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Tough Economy? Join a Union

Join me in welcoming Amy M. Traub, director of Research at the Drum Major Institute for Public Policy.

President Bush seems to have discovered that the economy is turning sour just in time for his State of the Union address. But for current and aspiring middle-class Americans, things have been tough for some time. In 2007, prices rose faster than wages, with the cost of essentials like health care and gas soaring particularly high. People tried various means to make ends meet: credit card debt went up. Consumer bankruptcy filings escalated. Some working people even did something really crazy: They joined unions.

On Friday, the U.S. Bureau of Labor Statistics released numbers showing the first increase in the share of workers represented by unions since they started collecting data in 1983. The increase, from 12 percent of the nation’s workforce in 2006 to 12.1 percent in 2007 is so tiny that it may be a statistical anomaly. But the point remains: in 2007, there were 311,000 more union members in the United States than the year before.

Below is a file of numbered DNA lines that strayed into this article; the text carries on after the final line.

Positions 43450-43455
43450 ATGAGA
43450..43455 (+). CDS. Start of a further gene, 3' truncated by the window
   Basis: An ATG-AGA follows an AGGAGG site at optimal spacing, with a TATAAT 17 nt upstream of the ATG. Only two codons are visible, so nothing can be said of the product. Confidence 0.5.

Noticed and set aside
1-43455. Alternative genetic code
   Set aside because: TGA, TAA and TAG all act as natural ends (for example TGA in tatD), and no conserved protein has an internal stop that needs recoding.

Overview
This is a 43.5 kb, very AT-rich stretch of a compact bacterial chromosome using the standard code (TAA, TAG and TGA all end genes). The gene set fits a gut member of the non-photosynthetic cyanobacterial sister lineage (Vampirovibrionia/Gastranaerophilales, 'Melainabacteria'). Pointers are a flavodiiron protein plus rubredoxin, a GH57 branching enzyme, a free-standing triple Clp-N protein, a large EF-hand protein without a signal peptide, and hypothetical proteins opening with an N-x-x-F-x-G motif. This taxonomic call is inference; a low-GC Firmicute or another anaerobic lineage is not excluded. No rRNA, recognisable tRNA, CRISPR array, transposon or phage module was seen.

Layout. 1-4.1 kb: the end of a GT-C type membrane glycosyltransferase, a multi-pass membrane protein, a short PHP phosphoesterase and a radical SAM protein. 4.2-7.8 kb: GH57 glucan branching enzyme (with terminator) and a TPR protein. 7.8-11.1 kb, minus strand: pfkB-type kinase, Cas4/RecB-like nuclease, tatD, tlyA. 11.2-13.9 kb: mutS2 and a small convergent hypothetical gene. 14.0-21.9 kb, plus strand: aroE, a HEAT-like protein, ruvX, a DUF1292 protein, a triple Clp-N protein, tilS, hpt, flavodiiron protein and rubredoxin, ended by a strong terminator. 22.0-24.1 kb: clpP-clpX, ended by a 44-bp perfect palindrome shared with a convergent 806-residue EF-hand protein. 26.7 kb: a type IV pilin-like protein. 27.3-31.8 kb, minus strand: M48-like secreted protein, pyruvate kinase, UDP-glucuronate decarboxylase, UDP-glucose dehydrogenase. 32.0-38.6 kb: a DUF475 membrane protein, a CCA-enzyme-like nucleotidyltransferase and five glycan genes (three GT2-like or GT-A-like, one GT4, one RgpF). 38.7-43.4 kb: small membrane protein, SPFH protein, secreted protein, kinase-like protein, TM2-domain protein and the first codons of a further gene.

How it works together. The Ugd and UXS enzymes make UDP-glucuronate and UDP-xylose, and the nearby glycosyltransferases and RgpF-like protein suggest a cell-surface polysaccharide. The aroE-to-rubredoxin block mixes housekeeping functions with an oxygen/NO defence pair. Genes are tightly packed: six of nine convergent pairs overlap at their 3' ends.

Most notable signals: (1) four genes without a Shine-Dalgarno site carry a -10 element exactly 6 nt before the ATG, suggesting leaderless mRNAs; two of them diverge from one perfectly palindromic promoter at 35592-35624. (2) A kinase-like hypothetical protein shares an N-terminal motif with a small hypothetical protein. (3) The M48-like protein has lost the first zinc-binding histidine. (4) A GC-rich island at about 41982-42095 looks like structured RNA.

As an economic survival strategy, unionization is a winner. The evidence suggests that those who managed to join unions got through 2007 in better economic shape than those who didn’t: in virtually any sector you care to look at, union members made more than their nonunion counterparts. In the private sector as a whole, union members took home an average of $167 more every week than those without the benefit of a union contract. Union members also were much more likely to have employer-provided health insurance, to pay a lower share of the premiums for it and to have other benefits from life insurance to paid leave.

The problem is that it’s a hell of a lot harder than it should be to exercise the right to join a union. The process is fraught with intimidation. One fifth of workers attempting to organize can expect to be illegally fired in retaliation for trying to join a union, according to the Center for Economic Policy Research. Those who don’t actually lose their jobs are still likely to face illegal harassment. And the Bush-appointed National Labor Relations Board continuously comes up with new ways to restrict workers’ rights and make it harder to organize.

But in 2007, hundreds of thousands of workers were up to the challenge (more than just the 311,000 net increase because many union jobs were lost as well). Now imagine if working people could actually join a union just because they and a majority of their co-workers wanted to. That’s right: This is another pitch for the Employee Free Choice Act. Tough economic times demand it.

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